We will be expanding further on Stricker in the next section relative to his phenomenal history in this event, but we will use this space to talk about his Open Championship hopes. Even at 51 years of age, Stricker would likely qualify for The Open (and the other majors) if he did not play an abbreviated schedule.

Between his limited PGA Tour events and sharing time with the Champions Tour, his world ranking of 134th does not accurately depict how good of a player he is. Stricker can get into Carnoustie with another very high finish in this event, and his legacy could desperately use some major contention.

Stricker finished solo-fourth at the 2016 Open, which shockingly, was his first top 5 in a major since the 1999 U.S. Open, which was won by a man (Payne Stewart) who passed away nearly 19 years ago. Stricker is good enough to challenge the major winner age record of 48, currently owned by Julius Boros, but he has to actually get into the event first.


A six-time PGA Tour winner, it is considered disappointing that Haas has such an unspectacular major championship record. He has just two top-10s in 34 major starts, but to his credit, he rarely has failed to qualify for the field.

A streak of eight-consecutive Open Championship starts is in serious jeopardy as Haas is not in the field, with just one week to go. He has been in terrible form this season, and has just one finish inside the top 35 in his last 10 starts.

There is some hope for him this week, as one of the bigger names in the field, but he has not played in this event since missing the cut in 2009.


Landry has a win and a runner-up on the season, has five top-10s, is ranked 19th in the FedExCup standings and 68th in the world rankings, but he still does not have a spot at Carnoustie next week.

The 30-year-old Texan did not help himself with a dreadful six-start stretch of play after his Valero Texas Open triumph, reaching the weekend only twice and failing to even post a top-60, but he may be coming back around after a T8 two weeks ago at the Quicken Loans National, an event where he posted rounds of 63 and 65.

Landry has only played TPC Deere Run once (2016), but managed a T8 finish.


The extremely talented 22-year-old who won an NCAA individual championship at the University of Oregon showed us a glimpse of the future in May, when he looked extremely composed in a flat-out dominant victory at the AT&T Byron Nelson, two weeks after finishing runner-up at the difficult Wells Fargo Championship.

Unfortunately for the man who will likely play in many Opens, he has not as much as made a cut since that stretch. Wise does have some positive history in this event, though, finishing T16 in 2016 in his first PGA Tour non-major as a professional.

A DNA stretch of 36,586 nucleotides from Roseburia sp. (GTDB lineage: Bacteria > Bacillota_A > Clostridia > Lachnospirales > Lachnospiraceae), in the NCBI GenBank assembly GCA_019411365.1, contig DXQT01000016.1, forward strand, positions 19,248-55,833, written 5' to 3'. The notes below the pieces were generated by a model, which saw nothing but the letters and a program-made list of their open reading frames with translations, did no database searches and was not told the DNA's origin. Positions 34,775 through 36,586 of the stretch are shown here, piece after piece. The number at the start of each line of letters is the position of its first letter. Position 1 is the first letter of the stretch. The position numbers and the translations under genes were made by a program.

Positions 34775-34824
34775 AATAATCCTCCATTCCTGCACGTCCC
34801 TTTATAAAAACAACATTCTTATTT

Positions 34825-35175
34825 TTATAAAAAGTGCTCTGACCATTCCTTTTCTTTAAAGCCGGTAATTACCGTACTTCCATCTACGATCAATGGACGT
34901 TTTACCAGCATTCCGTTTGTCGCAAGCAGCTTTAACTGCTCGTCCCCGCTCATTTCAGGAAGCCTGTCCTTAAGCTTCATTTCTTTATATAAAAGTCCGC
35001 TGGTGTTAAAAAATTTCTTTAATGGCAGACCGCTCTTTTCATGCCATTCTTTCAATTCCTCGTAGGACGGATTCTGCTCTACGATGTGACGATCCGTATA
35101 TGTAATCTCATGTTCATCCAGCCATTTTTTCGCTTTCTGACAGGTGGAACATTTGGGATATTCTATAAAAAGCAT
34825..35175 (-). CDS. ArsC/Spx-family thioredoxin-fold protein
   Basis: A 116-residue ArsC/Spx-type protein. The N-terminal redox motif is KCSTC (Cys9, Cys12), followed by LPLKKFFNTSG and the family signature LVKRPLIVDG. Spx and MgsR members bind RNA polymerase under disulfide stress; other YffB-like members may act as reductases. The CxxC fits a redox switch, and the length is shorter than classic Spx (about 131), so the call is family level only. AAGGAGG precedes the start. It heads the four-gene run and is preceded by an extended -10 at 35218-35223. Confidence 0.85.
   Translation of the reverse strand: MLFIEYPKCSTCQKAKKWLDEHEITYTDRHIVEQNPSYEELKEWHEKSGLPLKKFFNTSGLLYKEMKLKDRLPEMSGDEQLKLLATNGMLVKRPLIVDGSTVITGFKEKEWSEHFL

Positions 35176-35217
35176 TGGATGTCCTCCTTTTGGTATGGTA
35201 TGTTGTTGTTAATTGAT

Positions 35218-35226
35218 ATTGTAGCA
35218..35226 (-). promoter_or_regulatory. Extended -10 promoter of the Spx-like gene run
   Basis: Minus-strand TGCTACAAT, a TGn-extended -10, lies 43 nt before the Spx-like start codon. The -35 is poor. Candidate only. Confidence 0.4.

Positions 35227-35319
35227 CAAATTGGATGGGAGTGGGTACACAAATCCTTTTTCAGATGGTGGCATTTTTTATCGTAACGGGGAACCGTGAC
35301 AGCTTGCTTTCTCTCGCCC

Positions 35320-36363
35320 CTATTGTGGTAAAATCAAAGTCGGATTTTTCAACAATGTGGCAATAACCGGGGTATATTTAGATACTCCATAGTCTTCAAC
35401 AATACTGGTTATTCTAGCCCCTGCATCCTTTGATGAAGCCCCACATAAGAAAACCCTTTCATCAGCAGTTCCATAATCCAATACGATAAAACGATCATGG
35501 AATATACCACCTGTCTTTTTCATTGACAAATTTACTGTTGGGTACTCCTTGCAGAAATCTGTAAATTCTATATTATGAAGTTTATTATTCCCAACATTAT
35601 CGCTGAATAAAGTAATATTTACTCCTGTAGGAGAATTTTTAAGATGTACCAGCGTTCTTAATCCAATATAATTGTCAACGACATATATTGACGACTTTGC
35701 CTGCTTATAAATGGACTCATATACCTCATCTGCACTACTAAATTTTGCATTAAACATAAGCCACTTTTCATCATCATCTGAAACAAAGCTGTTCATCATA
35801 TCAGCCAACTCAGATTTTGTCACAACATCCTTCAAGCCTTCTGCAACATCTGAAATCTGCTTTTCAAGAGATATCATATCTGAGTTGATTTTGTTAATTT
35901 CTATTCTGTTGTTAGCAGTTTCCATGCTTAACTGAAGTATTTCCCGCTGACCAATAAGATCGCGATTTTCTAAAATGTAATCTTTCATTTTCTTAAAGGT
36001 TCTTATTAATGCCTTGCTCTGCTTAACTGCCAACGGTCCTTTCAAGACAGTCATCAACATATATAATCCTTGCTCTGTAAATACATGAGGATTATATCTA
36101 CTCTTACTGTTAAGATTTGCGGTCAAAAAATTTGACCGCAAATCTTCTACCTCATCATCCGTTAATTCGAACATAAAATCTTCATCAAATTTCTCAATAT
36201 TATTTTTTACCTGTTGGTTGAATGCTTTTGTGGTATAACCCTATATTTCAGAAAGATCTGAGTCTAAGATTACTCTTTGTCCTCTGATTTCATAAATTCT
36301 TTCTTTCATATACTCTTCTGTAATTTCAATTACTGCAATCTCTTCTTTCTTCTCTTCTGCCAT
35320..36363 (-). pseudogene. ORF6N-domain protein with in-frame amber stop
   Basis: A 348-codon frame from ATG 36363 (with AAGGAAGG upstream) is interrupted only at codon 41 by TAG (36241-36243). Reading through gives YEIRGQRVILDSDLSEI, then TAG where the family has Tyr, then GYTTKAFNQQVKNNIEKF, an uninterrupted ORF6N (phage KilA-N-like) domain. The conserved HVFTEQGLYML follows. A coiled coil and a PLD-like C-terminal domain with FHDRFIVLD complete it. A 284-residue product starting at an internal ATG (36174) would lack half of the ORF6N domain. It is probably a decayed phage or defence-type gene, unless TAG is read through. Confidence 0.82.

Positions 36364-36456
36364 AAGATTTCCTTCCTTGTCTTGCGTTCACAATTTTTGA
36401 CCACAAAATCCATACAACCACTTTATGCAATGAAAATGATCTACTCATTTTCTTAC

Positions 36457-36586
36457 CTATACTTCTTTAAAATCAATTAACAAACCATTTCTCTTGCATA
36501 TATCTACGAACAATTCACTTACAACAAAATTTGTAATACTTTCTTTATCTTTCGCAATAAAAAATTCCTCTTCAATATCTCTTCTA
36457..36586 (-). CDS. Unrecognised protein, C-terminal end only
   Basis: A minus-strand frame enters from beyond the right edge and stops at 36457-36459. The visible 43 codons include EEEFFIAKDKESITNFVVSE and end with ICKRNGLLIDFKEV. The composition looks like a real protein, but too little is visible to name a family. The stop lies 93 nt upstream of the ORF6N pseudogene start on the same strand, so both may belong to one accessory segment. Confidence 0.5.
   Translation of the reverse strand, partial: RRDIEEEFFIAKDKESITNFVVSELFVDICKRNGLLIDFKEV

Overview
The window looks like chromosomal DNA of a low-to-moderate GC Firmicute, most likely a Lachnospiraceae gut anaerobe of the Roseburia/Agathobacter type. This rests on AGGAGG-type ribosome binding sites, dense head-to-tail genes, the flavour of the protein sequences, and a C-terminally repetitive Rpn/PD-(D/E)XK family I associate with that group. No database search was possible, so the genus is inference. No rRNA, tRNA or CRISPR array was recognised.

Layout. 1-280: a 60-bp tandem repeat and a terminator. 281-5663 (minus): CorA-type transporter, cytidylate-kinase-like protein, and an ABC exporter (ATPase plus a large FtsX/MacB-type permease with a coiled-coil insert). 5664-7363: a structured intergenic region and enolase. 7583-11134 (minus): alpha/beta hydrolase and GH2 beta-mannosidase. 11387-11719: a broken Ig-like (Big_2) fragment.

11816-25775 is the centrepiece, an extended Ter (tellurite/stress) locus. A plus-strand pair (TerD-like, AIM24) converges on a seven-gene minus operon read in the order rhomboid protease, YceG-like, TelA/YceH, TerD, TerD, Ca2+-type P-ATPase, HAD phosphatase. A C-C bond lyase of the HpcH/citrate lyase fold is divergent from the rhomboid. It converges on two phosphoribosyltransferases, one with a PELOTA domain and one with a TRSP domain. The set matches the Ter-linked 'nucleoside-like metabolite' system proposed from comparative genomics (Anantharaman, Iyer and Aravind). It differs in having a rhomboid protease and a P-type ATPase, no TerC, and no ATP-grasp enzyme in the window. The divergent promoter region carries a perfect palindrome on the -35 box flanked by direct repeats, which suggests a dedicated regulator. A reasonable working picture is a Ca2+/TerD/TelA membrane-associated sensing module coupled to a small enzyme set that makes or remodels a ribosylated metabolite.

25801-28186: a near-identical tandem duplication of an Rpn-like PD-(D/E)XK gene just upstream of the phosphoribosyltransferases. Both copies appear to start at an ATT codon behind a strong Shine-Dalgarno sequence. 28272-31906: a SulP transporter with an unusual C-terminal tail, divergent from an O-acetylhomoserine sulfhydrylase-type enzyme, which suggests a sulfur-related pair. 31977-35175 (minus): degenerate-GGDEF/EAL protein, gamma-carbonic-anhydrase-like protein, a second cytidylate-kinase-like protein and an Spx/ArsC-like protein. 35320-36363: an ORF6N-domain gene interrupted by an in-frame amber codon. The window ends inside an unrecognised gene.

The short, accurate hitter would seem like a good fit for TPC Deere Run, although he has not played the course well outside of a T9 in 2011. The four-time PGA Tour winner has been more relevant in 2018 than he has in some time, with more top 25s (10) this season than he had in his previous four seasons combined (9).

The 46-year-old is in good form lately, with top 20s in four of his past six events, but he will need to step it up even further if he wants to qualify for his first Open Championship since 2016.


While the John Deere Classic has struggled to draw big names into its field, largely due to the event’s pre-Open Championship position on the schedule, two popular players, both from close to the tournament’s Silvis, Illinois location, have consistently made the John Deere a priority, and have largely dominated its leaderboards: Zach Johnson and Steve Stricker.

Both players were, again, part of the 2017 story, and are highly likely to be in the 2018 mix as well.

Zach Johnson PGA Tour
Zach Johnson reacts after a birdie from a bunker on the eighth hole during the first round of the 2015 John Deere Classic at TPC Deere Run in Silvis, Illinois. Credit: Michael Cohen/Getty Images

Zach Johnson is a proud Iowan who has developed an excellent rapport with the local golf fan base. The 12-time PGA Tour winner, who boasts two major championships, has a near impeccable record at TPC Deere Run. Here are those recent results:


2017: T5
2016: T34
2015: T3
2014: 2
2013: T2
2012: WIN